sequencing laboratories, keeping down costs and
    red tape. The acronym, which sounds like the word
    onça (jaguar) in Portuguese, mimics the Institute
    for Genomic Research (TIGR), according to José
    Fernando Perez, FAPESP's scientific director.
  • Five centres will carry out the sequencing, each
    helped by four other labs. The centres will be
    at the chemistry institute, the faculty of
    medicine at São Paulo, and the faculty of
    medicine at Ribeirão Preto, all from the
    University of São Paulo at the Paulista School
    of Medicine, São Paulo and at the Hemocentro of
    the University of Campinas. The programme aims to
    generate between 500,000 and 750,000 EST
    sequences, and about 200 million bases of human
    genome sequence.
  • The project will be monitored by a four-member
    steering
    committee, composed of Marcelo Bento
    Soares of the University of Iowa, John Sgouros of
    the Imperial Cancer Research Fund in Londo, and
    Webster Cavenee and Richard Kolodner of the
    Ludwig Institute in San Diego.

13
Brazil to sequence first plant pathogen
Ricardo Bonalume Neto
  • São Paulo. The creation of a network of
    laboratories in São Paulo state, Brazil, to
    sequence the complete genome of a microorganism
    was announced last week by the Foundation for the
    Support of Research of the State of São Paulo
    (FAPESP),
  • The Organisation for Nucleotide Sequencing and
    Analysis will first tackle the bacterium Xylella
    fastidiosa, the causal agent of many economically
    important plant diseases, particularly citrus
    variegated chlorosis, which poses a major threat
    to São Paulo's orange cultivation. This is
    thought to be the first plant pathogen genome to
    have been sequenced.
  • Citrus variegated chlorosis, first reported in
    1987, has been found only in Brazil and
    Argentina. São Paulo and Florida are the two most
    important citrus-growing areas in the world, São
    Paulo producing 87 per cent of Brazil's -- and 30
    per cent of the world's -- citrus crop. According
    to FAPESP, the total cost of the project is
    US11.6 million, to be spent over two years.
    Sequencing completion is predicted by 2000.
  • Xylella fastidiosa was chosen because sequencing
    might help in the control of the pest, with
    obvious gains to the state's economy. It will
    also help to forge links between research centres
    and the private sector, which is contributing to
    the cost of the project.
  • The state says that it is keen to create a
    network of laboratories that will "significantly
    increase the number of laboratories in the state
    capable of using modern molecular biology
    techniques".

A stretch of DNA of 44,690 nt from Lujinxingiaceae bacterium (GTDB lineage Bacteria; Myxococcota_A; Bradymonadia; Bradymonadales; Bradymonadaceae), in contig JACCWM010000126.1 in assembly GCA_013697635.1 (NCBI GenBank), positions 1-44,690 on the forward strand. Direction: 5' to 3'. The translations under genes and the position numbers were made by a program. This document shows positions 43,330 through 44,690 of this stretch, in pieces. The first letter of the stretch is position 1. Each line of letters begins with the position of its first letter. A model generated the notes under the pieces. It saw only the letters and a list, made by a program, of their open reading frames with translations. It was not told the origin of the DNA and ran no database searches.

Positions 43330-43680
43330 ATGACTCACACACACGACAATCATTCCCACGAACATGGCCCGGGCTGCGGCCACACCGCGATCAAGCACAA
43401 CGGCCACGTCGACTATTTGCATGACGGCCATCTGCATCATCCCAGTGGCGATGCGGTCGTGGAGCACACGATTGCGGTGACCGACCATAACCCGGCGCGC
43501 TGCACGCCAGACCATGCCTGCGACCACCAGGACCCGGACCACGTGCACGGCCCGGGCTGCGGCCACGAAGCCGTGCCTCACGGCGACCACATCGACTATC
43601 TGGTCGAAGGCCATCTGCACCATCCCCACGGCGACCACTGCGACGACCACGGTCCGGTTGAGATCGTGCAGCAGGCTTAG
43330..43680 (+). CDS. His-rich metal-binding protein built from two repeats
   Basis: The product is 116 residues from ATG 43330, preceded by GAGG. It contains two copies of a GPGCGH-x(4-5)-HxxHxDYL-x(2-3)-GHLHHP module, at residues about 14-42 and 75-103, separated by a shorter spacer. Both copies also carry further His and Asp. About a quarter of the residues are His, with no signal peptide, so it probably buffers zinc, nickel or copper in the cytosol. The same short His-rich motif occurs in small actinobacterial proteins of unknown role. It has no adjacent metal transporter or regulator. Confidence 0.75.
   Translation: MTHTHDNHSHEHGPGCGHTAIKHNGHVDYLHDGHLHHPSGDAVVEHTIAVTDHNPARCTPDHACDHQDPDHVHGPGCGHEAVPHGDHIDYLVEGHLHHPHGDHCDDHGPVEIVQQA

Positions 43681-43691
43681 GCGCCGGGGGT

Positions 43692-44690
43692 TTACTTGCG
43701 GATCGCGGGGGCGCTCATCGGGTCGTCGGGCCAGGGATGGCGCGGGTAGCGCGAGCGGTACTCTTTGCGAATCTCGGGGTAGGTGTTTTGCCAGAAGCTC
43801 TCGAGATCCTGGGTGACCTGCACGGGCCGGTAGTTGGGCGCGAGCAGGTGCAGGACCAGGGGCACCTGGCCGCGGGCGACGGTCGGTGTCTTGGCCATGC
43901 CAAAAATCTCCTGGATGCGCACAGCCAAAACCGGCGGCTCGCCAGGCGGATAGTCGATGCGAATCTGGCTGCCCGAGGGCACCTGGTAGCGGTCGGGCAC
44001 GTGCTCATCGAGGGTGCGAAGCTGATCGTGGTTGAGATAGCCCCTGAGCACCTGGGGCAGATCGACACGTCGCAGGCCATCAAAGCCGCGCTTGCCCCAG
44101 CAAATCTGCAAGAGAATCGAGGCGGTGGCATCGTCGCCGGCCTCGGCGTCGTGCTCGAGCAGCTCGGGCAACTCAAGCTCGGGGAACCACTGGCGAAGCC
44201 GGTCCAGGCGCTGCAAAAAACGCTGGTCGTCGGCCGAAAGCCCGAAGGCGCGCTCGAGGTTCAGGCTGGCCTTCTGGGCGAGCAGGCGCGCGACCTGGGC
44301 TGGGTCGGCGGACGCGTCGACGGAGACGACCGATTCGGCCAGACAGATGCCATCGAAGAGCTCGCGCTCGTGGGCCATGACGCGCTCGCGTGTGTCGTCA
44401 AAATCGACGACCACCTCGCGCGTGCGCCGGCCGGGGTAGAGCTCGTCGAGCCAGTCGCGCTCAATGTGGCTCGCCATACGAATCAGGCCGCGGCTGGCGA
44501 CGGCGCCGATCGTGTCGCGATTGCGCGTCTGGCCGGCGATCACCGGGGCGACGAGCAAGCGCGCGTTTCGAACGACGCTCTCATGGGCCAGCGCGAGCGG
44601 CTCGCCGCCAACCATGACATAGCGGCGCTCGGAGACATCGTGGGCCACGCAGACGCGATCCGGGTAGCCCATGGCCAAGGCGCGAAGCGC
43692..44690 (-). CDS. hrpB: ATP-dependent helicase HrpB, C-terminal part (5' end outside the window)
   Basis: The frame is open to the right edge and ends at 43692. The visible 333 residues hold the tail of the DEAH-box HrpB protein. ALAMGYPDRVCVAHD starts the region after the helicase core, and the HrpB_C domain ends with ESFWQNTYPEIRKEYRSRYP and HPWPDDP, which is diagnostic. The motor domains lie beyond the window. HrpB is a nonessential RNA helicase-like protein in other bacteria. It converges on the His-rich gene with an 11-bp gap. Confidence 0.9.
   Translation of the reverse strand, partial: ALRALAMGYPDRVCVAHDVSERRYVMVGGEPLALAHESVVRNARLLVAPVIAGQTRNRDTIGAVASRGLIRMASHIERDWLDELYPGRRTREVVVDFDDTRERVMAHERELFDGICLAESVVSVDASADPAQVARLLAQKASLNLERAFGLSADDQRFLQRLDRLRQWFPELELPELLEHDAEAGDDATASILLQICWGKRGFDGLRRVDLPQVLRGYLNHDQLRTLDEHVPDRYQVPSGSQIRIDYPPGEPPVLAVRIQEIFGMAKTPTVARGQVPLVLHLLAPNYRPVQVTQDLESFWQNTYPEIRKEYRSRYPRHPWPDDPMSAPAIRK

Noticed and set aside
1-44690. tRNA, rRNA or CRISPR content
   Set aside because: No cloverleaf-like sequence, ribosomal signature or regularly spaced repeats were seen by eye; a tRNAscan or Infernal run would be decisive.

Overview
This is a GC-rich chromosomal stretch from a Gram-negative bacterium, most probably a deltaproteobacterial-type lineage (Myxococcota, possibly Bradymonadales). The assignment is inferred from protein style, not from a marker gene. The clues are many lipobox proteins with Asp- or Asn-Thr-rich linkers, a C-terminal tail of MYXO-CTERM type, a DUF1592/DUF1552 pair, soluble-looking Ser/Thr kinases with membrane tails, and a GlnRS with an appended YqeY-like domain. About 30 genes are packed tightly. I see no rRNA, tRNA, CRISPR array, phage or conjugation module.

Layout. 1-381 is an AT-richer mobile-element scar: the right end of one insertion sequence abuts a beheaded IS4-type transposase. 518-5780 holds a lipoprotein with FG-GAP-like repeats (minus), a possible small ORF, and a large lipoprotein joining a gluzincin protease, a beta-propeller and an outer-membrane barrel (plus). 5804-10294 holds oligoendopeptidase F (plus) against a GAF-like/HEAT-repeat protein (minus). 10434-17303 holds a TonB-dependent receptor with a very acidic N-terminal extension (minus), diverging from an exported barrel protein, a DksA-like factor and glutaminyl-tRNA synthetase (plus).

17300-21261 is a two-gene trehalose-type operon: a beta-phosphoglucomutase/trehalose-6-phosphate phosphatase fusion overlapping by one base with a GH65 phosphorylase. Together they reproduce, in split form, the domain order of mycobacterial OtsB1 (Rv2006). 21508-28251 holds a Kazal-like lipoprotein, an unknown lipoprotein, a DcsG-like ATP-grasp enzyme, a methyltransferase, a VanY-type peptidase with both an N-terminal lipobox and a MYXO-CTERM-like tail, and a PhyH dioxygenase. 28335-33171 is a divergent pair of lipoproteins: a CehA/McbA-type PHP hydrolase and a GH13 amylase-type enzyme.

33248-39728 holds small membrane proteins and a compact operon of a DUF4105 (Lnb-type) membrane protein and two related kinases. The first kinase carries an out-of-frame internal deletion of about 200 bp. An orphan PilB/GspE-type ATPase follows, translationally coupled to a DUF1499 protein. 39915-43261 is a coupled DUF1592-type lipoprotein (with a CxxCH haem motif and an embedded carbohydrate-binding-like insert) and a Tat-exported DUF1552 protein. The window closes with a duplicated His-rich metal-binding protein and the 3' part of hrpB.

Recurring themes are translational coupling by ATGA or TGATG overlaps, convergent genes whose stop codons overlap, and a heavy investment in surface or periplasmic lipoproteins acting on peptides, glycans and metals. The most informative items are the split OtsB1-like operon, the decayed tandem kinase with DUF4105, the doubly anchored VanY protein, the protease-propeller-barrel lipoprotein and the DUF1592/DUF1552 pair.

• The project will be overseen by a five-member
    steering committee onsisting of three
    international experts in genome sequencing and
    two researchers from São Paulo state. Two of the
    experts, André Goffeau of the University of
    Louvain in Belgium and Steve Oliver of the
    University of Manchester Institute of Science and
    Technology, helped to set up the project, and
    were also involved in the sequencing of the
    Saccharomyces cerevisiae genome.
  • The committee will select one laboratory to house
    a bioinformatics centre. Two large central
    sequencing laboratories will be chosen to
    generate a large part of the sequence data. These
    laboratories will also act as training and
    support centres for other members of the network.

14
  • GENOMES 2000
  • Intimate Portraits of Bacterial Nemeses

Michael Hagmann
  • A Genome Cinderella Story
  • In 1987 orange growers in the Brazilian state of
    São Paulo first noticed the telltale signs of a
    new disease conspicuous yellow patches on
    individual leaves. The fruits on these spotted
    trees turned out to be small, hard, and gave
    little juice, rendering them commercially
    useless. Today, citrus variegated chlorosis
    (CVC)--as the disease is known--threatens the
    entire citrus industry in São Paulo state, the
    world's largest exporter of concentrated orange
    juice. The disease affects more than 30 of all
    trees and causes losses estimated at 100 million
    each year.
  • Now scientists have a new tool to attack this
    devastating microbe. On 12 April a team reported
    at the meeting that they had deciphered the
    2.7-million-base-pair genome of Xylella
    fastidiosa, the causative agent. X. fastidiosa is
    the first bacterial plant pathogen ever to be
    fully sequenced. What's more, the feat was pulled
    off not by one of the sequencing superstars in
    the United States or Europe but by a consortium